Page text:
People of Nowhere — Story was done by August 2011

“ With the slightest promise of good governance and protection, the natural pull to return home is overwhelming within us” says a refugee. The decades long dehumanized and repressive military dominant government in Burma ( Myanmar) forced millions of Burmese people to take shelter in other countries. In the west of Burma , border to India, Burmese people diaspora to Indian border. They move to New Delhi to seek refugee status from UNHCR. Hapless, they find shelter in stingy by-lanes of New Delhi to far away from their open house and self sustaining lives in Burma. Refugees lives on margins of society. They don’t have right to work as a refugee, survived on limited resources. Still their hopes for their rights and bring peace in Burma is alive. This photo story was done between August 2010 and August 2011.

Refugees are on demonstration in New Delhi, on 20 June 2011, against a dehumanized and repressive military dominant government in Burma.
Refugees are on demonstration in New Delhi, on 20 June 2011, against a dehumanized and repressive military dominant government in Burma.
Refugees are on demonstration in New Delhi, on 20 June 2011, against a dehumanized and repressive military dominant government in Burma.
A national flag of Burma adopted by military government, spread on the footpath underneath a dining table in a staunch opposition of military government, in New Delhi, India, 17 November 2011.
A placard at the gate of UNHCR office. Rohingya refugees from Arakan state of Burma, appeal to UNHCR in New Delhi, 29 July 2011, to accept them as registered refugee and give them protection under UNHCR. Some of the refugees are seeking refugee status from UNHCR for last 2–3 years, but failed.
Rohingya refugee from Arakan state of Burma, outside of UNHCR office in New Delhi, 31 July 2011. Rohingya refugees living in New Delhi, Jaipur, Muzzafar Nagar and most of are in Jammu and Kashmir state. They have to come time and again to UNHCR, New Delhi, to seek refugee status. Most of them are given 5 months time for result of interview. But they don’t get any result after the passing of given period.
Rohingya refugees from Arakan state of Burma, outside of UNHCR office, New Delhi, 31 July 2011. For last five days with limited access to food, water and sanitation. Rohingya are one of the most vulnerable refugees from Burma
A refugee child collecting leftover, scattered , and rotten vegetable at 12:00 am midnight in vegetable market after it almost closed down in New Delhi, 30 July 2011. Refugees having no right to work and having least options to get the job even in unorganized sector add troubles to their survival.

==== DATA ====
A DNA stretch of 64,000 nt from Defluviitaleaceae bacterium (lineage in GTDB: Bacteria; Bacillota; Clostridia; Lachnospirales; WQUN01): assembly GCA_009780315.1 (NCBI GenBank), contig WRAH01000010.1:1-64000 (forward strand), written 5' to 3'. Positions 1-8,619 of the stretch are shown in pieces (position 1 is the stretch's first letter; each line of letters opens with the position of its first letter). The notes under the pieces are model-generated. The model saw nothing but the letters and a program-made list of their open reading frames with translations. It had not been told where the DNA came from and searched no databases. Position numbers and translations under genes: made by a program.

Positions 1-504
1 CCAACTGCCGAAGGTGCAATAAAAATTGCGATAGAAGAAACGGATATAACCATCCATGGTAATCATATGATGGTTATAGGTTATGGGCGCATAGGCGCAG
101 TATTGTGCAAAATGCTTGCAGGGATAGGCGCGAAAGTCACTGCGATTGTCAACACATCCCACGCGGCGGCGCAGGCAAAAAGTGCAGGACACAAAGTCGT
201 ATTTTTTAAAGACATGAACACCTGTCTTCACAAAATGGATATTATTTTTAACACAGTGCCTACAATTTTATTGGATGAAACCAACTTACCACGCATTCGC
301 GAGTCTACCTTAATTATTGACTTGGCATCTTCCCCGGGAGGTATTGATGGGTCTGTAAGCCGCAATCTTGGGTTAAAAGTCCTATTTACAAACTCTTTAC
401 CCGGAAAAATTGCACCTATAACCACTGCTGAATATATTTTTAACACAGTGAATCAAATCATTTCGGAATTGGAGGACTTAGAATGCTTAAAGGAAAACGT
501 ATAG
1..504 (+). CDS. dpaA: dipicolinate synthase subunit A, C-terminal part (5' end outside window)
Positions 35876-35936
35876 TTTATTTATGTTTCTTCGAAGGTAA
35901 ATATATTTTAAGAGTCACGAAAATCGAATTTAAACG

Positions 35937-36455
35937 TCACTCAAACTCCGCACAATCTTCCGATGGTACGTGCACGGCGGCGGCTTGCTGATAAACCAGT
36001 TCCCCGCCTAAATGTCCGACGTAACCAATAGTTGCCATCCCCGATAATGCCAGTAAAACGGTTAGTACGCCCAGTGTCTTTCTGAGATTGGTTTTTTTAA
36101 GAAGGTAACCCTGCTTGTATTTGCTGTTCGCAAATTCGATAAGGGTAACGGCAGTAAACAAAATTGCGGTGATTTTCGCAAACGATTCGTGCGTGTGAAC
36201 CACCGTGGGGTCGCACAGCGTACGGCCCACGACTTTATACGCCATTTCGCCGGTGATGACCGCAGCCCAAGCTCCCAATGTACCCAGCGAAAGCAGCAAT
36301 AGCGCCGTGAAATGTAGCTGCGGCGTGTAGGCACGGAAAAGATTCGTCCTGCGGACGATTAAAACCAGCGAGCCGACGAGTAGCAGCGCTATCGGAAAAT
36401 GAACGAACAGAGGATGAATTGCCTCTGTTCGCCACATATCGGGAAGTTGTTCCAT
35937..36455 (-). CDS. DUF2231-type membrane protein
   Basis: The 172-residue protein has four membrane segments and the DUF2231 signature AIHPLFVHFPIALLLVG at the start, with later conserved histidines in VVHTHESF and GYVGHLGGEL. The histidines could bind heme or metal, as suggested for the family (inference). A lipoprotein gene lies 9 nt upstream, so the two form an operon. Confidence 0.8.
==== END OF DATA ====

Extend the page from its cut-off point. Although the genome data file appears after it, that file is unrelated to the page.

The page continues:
Refugee children collecting leftover, scattered , and rotten vegetable at 12:00 am midnight in vegetable market after it almost closed down in New Delhi, 30 July 2011. Refugees having no right to work and having least options to get the job even in unorganized sector add troubles to their survival.
A refugee child with her mother collecting leftover, scattered , and rotten vegetable at around 12:00 am midnight in vegetable market after it almost closed down in New Delhi, 28 July 2011. Refugees having no right to work and having least options to get the job even in unorganized sector add troubles to their survival.
A refugee boy is going door to door, selling the leaves of pumpkin, bitter gourd and other vegetables to his compatriot refugees. He gets only rupees 10 for a bunch of leaves (approx. 500gms).
Lily, 29, running a temporary betel nut stall during annual Burmese sports festival. “Many refugee women prefer to earn some money like this rather than do a permanent work in local factories where they face exploitation. Very often the employer entices them with extra pay to come for night duty but only to sexually exploit them.
A refugee woman works in a garment factory brought these ladies shirts to stitch on the buttons. For completion of every three shirts, she gets one rupee
A refugee woman weaving a traditional ‘Canglang’ (Shawl) worn by men of Matu group.She is weaving it on request by her compatriot refugee friends who has been resettled in other foreign countries.
“In Burma we used to have our own big and airy homes in the hills and mountains with mild and chilly weather and self sustained life,and here we live in dingy, confined rooms, paltry wages in spite of working overtime in factories — is the new norm of life for us” said Thui Lawn, a refugee living in New Delhi.
Sibling’s father was a government employee in Burma but since he participated in the 1988 uprising, the Junta set fired their family home, killing their grandmother and uncle who were inside the house . Their father was tortured so much that he was forced to flee from Burma with the hope of a better life and to start afresh somewhere else. But how was he to know that tragedy would strike him again? His wife, the mother of this two children died two years ago simply because they did not have enough money to treat her. She died of diarrhoea.